advertisement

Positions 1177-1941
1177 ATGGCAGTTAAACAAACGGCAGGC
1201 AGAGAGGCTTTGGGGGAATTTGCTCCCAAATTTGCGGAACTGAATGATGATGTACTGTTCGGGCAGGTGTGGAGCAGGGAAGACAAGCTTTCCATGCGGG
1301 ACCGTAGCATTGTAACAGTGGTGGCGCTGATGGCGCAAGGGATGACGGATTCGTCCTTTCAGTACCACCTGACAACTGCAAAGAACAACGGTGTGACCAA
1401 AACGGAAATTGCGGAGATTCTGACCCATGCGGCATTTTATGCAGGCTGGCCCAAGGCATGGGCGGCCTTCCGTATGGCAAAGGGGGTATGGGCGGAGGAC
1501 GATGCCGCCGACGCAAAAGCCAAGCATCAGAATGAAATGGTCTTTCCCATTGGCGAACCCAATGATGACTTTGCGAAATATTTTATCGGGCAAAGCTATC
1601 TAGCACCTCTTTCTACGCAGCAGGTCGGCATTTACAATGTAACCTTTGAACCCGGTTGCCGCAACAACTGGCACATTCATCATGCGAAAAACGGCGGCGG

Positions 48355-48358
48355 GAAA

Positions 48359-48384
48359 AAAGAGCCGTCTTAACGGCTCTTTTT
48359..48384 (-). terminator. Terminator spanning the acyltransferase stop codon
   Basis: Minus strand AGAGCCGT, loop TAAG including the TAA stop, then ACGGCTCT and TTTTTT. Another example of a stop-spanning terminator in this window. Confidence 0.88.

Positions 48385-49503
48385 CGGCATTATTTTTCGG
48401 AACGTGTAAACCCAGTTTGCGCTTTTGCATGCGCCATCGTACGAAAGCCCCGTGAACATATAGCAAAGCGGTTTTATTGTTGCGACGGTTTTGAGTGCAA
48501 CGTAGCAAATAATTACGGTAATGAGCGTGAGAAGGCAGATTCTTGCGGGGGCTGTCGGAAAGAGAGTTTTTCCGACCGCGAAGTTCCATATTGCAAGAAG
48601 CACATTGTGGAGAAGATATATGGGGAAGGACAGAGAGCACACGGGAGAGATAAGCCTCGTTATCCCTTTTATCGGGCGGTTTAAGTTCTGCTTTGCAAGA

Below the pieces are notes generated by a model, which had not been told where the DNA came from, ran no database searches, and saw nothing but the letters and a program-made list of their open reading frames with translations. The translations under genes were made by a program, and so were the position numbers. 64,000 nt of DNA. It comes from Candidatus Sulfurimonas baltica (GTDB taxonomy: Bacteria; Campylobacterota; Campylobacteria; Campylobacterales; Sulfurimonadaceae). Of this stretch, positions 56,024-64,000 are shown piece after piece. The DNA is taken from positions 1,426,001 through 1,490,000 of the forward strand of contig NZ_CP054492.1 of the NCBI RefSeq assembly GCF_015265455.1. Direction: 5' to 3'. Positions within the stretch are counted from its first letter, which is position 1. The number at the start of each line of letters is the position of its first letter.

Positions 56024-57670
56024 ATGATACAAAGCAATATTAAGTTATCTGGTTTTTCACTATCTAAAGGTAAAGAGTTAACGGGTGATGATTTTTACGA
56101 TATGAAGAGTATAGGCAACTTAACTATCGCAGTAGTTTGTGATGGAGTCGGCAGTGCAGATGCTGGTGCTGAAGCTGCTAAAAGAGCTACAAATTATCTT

Lecture #12 ANNOUNCEMENTS • Graduate school workshop tomorrow (9/23) – 3-4 PM, Wozniak Lounge (Soda Hall) OUTLINE – – – – Capacitors in series and in parallel Practical capacitors The inductor Inductors in series and in parallel Reading Chapter 6.1-6.3 EECS40, Fall 2003 Lecture 12, Slide 1 Prof. King Correction to Lecture 9, Slide 3 • If there are no independent sources in a circuit, VTh = 0. – If there are dependent sources in the circuit, we need to apply an external voltage in order to determine RTh. Example: Circuit used in RTh Calculation Example #2, Lecture 8: ITEST = Vx VTEST − Vx VTEST − 40i∆ + 20 60 VTEST – + RTh = Applying KCL to node x : Vx − 40i∆ V −V − i∆ + x TEST = 0 16 20 − Vx Definition of i ∆ : i∆ = 80 EECS40, Fall 2003 Lecture 12, Slide 2 ⇒ Vx = VTEST 75 = Ω I TEST 4 8 VTEST 25 Prof. King 1 Example: Current, Power & Energy for a Capacitor t v (V) 1 0 1 2 i (µA) 0 3 i=C 1 2 3 EECS40, Fall 2003 4 5 dv dt 4 i(t) v(t) – + 1 v(t ) = ∫ i (τ )dτ + v(0) C0 t (µs) vc must be a continuous function of time; however, ic can be discontinuous. 5 t (µs) Note: In “steady state” (dc operation), time derivatives are zero Æ C is an open circuit Lecture 12, Slide 3 Prof. King p (W) i(t) 1 2 3 4 5 – + v(t) 0 10 µF 10 µF t (µs) p = vi w (J) 0 t 1 EECS40, Fall 2003 2 3 4 5 Lecture 12, Slide 4 t (µs) 1 w = ∫ pdτ = Cv 2 2 0 Prof. King 2 Capacitors in Parallel i(t) i1(t) i2(t) + C1 C2 v(t) dv dv + C2 dt dt dv dv i = (C1 + C2 ) = Ceq dt dt i = i1 + i2 = C1 – + Ceq = C1 + C2 v(t) Ceq i(t) – i = Ceq dv dt Equivalent capacitance of capacitors in parallel is the sum EECS40, Fall 2003 Lecture 12, Slide 5 Prof. King Capacitors in Series + v1(t) – + v2(t) – i(t) C1 + C2 i(t) Ceq v(t)=v1(t)+v2(t) – dv d (v1 + v2 ) = Ceq dt dt dv dv i = Ceq 1 + Ceq 2 dt dt 1 1 1 ⇒ = + Ceq C1 C2 dv1 dv = C2 2 dt dt dv i dv2 i ⇒ 1= and = dt C1 dt C2 i = C1 i = Ceq EECS40, Fall 2003 i i + Ceq C2 C1 i = Ceq Lecture 12, Slide 6 Prof. King 3 Capacitive Voltage Divider Q: Suppose the voltage applied across a series combination of capacitors is changed by ∆v. How will this affect the voltage across each individual capacitor? ∆v = ∆v1 + ∆v2 ∆Q1=C1∆v1 Q1+∆Q1 C1 v+∆v + – -Q1−∆Q1 Q2+∆Q2 C2 −Q2−∆Q2 ∆Q2=C2∆v2 EECS40, Fall 2003 + v1+∆v1 – Note that no net charge can can be introduced to this node. Therefore, −∆Q1+∆Q2=0 + v2(t)+∆v2 – ⇒ C1∆v1 = C2 ∆v2 ∆v2 = C1 ∆v C1 + C2 Note: Capacitors in series have the same charge. Lecture 12, Slide 7 Prof. King Application Example: MEMS Accelerometer • Capacitive position sensor used to measure acceleration (by measuring force on a proof mass) g1 g2 FIXED OUTER PLATES EECS40, Fall 2003 Lecture 12, Slide 8 Prof. King 4 Sensing the Differential Capacitance – Fixed electrodes are biased at +Vs and –Vs – Movable electrode (proof mass) is biased at Vo Circuit model Vs Vo = −Vs + C1 Vo C2 –Vs EECS40, Fall 2003 C1 C − C2 Vs ( 2Vs ) = 1 C1 + C2 C1 + C2 εA ε A − Vo g1 g 2 g 2 − g1 g 2 − g1 = = = Vs εA + εA g 2 + g1 const g1 g 2 Lecture 12, Slide 9 Prof. King Practical Capacitors • A capacitor can be constructed by interleaving the plates with two dielectric layers and rolling them up, to achieve a compact size. • To achieve a small volume, a very thin dielectric with a high dielectric constant is desirable. However, dielectric materials break down and become conductors when the electric field (units: V/cm) is too high. – Real capacitors have maximum voltage ratings – An engineering trade-off exists between compact size and high voltage rating EECS40, Fall 2003 Lecture 12, Slide 10 Prof. King 5 The Inductor • An inductor is constructed by coiling a wire around some type of form. + vL(t) iL _ • Current flowing through the coil creates a magnetic field or flux that links the coil: LiL • When the current changes, the magnetic flux changes Æ a voltage across the coil is induced: Note: In “steady state” (dc operation), time derivatives are zero Æ L is a short circuit EECS40, Fall 2003 vL (t ) = L Lecture 12, Slide 11 diL dt Prof. King Symbol: L Units: Henrys (Volts • second / Ampere) (typical range of values: µH to 10 H) Current in terms of voltage: 1 vL (t )dt L t 1 iL (t ) = ∫ vL (τ )dτ + i (t0 ) L t0 diL = iL + vL – Note: iL must be a continuous function of time EECS40, Fall 2003 Lecture 12, Slide 12 Prof. King 6 Stored Energy Consider an inductor having an initial current i(t0) = i0 di p (t ) = v(t )i (t ) = Li (t ) dt t i i dι w(t ) = ∫ p (τ )dτ = ∫ Lι dτ = ∫ Lιdι dτ t0 i0 i0 w(t ) = 1 2 1 2 Li − Li0 2 2 EECS40, Fall 2003 Lecture 12, Slide 13 Prof. King Inductors in Series v = Leq + v1(t) – + v2(t) – v(t) + – L1 i(t) L2 v(t) + – di dt i(t) Leq + v(t)=v1(t)+v2(t) – v = L1 di di di di + L2 = (L1 + L2 ) = Leq dt dt dt dt Leq = L1 + L2 Equivalent inductance of inductors in series is the sum EECS40, Fall 2003 Lecture 12, Slide 14 Prof. King 7 Inductors in Parallel + i1 i(t) + i2 i(t) v(t) L2 L1 Leq v(t) – – t t i = i1 + i2 = t 1 1 vdτ + i1 (t0 ) + ∫ vdτ + i2 (t0 ) ∫ L1 t0 L2 t0 i= 1 vdτ + i (t0 ) Leq t∫0 1 1 t i = + ∫ vdτ + [i1 (t0 ) + i2 (t0 )] L1 L2 t0 1 1 1 ⇒ = + with i (t0 ) = i1 (t0 ) + i2 (t0 ) Leq L1 L2 EECS40, Fall 2003 Lecture 12, Slide 15 Prof. King Summary Capacitor Inductor dv dt 1 w = Cv 2 2 i=C v=L w= v cannot change instantaneously i can change instantaneously Do not short-circuit a charged capacitor (-> infinite current!) n cap.’s in series: EECS40, Fall 2003 1 2 Li 2 i cannot change instantaneously v can change instantaneously Do not open-circuit an inductor with current (-> infinite voltage!) n 1 1 n ind.’s in series: =∑ Ceq i =1 Ci n cap.’s in parallel: Ceq = n ∑C i =1 i di dt n ind.’s in parallel: Lecture 12, Slide 16 n Leq = ∑ Li i =1 n 1 1 =∑ Leq i =1 Li Prof. King 8